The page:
As we were watching Apple’s iPad event today, something struck me as we looked at the new app releases. Most notably, Apple’s (FINALLY!) inclusion of iPhoto on the device raised my eyebrows, because I have to wonder exactly how well these features are going to work on the first-generation iPad.
But then it became clear – the iPad 1 is now a 2-year-old device. If we look at Apple’s history with generational devices, especially with mobile, it wouldn’t surprise me if the eldest iPad is about to go the way of the dodo. While that might be heartbreaking to owners of the device, it’s for the best. Consider it like putting an old horse out to pasture.
Humor me for a moment, but if we look at the life of the iPod touch, the first-generation iPad should only have another year before it stops getting iOS updates. The touch, of which I own two, stopped getting updates with iOS 4, and it’s better for having done so. Facing facts, there’s only so much that a 2 or 3 year old device can be expected to handle.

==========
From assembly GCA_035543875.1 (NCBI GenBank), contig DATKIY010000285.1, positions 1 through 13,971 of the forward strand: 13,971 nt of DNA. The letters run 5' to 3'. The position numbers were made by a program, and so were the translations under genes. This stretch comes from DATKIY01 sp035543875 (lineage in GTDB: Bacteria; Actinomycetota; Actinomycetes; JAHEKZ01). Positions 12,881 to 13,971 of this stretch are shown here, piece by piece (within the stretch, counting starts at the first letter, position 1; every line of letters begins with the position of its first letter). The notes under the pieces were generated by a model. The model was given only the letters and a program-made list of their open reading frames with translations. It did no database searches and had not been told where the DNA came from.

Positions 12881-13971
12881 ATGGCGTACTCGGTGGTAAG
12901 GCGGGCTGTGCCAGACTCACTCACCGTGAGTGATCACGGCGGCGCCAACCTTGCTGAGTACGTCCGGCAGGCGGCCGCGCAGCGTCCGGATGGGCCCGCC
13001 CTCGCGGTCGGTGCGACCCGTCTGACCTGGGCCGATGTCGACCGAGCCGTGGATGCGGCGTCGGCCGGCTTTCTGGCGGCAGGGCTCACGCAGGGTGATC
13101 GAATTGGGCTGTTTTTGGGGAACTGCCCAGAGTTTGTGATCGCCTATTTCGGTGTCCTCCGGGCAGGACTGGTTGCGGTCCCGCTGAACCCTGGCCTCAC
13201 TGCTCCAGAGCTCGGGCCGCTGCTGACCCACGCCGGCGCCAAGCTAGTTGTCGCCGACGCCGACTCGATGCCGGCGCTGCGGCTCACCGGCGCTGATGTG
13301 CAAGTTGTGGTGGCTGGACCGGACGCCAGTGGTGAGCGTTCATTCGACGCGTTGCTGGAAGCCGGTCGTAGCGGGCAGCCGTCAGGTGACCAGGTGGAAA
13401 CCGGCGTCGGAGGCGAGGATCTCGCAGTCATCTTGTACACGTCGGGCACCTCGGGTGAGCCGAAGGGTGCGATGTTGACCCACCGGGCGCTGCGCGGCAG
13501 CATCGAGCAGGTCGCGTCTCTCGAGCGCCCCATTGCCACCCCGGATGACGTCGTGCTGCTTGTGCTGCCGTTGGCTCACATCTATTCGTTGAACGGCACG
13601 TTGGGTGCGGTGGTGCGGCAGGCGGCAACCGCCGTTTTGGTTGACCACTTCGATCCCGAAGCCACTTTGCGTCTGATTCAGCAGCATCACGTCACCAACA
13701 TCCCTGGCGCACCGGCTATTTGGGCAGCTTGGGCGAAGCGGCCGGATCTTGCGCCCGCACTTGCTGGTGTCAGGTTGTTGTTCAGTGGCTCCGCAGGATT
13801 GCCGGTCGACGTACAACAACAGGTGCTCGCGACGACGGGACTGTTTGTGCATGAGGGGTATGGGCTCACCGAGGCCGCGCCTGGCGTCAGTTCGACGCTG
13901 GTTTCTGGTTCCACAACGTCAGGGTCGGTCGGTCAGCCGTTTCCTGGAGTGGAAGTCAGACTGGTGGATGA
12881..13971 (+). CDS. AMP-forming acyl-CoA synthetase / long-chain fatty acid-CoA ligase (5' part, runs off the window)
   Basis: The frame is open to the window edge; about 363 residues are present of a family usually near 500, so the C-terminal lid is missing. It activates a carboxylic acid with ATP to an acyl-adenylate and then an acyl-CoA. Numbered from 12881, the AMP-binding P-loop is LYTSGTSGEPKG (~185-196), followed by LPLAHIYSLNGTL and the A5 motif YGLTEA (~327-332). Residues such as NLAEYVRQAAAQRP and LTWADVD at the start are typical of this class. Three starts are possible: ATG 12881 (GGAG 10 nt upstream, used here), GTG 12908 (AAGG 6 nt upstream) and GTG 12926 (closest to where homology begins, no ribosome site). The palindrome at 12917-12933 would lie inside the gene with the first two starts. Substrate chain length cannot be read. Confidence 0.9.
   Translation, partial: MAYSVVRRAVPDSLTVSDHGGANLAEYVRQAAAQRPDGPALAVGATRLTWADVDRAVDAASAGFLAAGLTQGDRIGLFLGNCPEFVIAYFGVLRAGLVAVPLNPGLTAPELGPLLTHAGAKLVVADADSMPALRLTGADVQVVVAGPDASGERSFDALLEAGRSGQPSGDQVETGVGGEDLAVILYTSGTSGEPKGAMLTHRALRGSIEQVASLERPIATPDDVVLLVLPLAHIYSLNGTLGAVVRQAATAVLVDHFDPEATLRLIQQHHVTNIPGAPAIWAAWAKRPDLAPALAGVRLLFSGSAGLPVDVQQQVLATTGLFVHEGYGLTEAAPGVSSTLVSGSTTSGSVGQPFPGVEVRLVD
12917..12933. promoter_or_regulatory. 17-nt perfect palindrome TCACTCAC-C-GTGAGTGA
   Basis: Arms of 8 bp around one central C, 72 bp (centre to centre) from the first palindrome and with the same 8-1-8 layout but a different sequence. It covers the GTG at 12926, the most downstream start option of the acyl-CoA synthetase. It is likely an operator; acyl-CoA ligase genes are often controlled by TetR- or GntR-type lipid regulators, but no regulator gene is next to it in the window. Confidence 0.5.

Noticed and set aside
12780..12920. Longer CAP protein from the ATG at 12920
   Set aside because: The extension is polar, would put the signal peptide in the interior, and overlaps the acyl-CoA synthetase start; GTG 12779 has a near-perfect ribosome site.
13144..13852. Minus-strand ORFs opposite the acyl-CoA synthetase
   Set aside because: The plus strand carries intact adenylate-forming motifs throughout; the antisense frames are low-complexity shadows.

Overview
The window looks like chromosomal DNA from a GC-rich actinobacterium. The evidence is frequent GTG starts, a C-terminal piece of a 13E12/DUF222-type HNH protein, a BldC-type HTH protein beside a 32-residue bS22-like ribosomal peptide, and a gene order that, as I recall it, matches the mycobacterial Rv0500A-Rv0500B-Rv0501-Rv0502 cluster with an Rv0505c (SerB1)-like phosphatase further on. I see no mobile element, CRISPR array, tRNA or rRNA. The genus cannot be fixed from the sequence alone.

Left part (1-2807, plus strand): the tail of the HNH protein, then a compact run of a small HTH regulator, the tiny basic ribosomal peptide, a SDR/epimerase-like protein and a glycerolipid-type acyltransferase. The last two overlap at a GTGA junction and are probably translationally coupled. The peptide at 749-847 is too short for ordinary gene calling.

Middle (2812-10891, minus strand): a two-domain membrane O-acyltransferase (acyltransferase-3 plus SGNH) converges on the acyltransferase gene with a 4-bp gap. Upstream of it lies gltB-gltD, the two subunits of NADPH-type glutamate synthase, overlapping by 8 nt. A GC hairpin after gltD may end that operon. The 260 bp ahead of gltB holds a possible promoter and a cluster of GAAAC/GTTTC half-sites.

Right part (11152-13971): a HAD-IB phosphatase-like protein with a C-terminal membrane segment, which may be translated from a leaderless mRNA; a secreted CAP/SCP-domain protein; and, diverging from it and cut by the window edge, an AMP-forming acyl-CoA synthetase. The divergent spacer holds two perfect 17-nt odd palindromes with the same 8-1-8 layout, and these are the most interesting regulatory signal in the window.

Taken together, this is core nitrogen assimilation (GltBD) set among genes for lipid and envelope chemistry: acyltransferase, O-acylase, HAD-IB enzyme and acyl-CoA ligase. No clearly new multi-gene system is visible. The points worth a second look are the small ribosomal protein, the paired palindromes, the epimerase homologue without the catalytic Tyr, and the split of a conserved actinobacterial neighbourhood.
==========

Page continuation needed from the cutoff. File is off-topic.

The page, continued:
That’s the exact same scenario we’ll see, I believe, when it comes to the iPad. The first generation? It feels painfully slow compared to the iPad 2. Compare it to the new A5x processor in the latest generation and it’s going to feel like you’re drawing with a pencil on paper.
Now, look at the apps, namely iPhoto. Sure, cropping and exporting should be easy enough, but the new app can support up to 19-megapixel photos. Imagine trying to do any sort of real editing on a photo this size on the original iPad. I think you can see where we’re going here. Take it a step further, with enhancements and brushes that can make even your desktop computer chug a bit, and we’re looking at the death of the iPad 1.
What do you do with your old iPad? There are great programs, and you should take advantage of them. Whether you choose to donate it, hand it down or simply responsibly recycle it, just make sure it goes somewhere that it should, and not in the trash.
Missed some of today’s festivities? Catch the whole thing here.
This post is part of our contributor series. The views expressed are the author's own and not necessarily shared by TNW.